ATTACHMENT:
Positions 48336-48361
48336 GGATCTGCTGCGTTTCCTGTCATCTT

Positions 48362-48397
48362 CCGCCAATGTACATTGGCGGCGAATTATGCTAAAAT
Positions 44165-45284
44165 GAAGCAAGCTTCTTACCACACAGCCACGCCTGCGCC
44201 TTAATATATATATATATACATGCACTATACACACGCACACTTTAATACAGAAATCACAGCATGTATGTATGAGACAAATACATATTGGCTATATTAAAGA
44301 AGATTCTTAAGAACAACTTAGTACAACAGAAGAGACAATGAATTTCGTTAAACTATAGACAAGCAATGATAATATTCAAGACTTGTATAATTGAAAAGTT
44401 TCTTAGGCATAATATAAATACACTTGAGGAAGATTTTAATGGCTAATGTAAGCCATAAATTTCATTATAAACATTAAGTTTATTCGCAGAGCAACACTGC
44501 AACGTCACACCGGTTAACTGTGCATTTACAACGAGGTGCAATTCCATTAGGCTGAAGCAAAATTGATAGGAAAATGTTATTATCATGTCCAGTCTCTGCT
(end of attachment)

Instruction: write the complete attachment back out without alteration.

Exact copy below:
Positions 48336-48361
48336 GGATCTGCTGCGTTTCCTGTCATCTT

Positions 48362-48397
48362 CCGCCAATGTACATTGGCGGCGAATTATGCTAAAAT
Positions 44165-45284
44165 GAAGCAAGCTTCTTACCACACAGCCACGCCTGCGCC
44201 TTAATATATATATATATACATGCACTATACACACGCACACTTTAATACAGAAATCACAGCATGTATGTATGAGACAAATACATATTGGCTATATTAAAGA
44301 AGATTCTTAAGAACAACTTAGTACAACAGAAGAGACAATGAATTTCGTTAAACTATAGACAAGCAATGATAATATTCAAGACTTGTATAATTGAAAAGTT
44401 TCTTAGGCATAATATAAATACACTTGAGGAAGATTTTAATGGCTAATGTAAGCCATAAATTTCATTATAAACATTAAGTTTATTCGCAGAGCAACACTGC
44501 AACGTCACACCGGTTAACTGTGCATTTACAACGAGGTGCAATTCCATTAGGCTGAAGCAAAATTGATAGGAAAATGTTATTATCATGTCCAGTCTCTGCT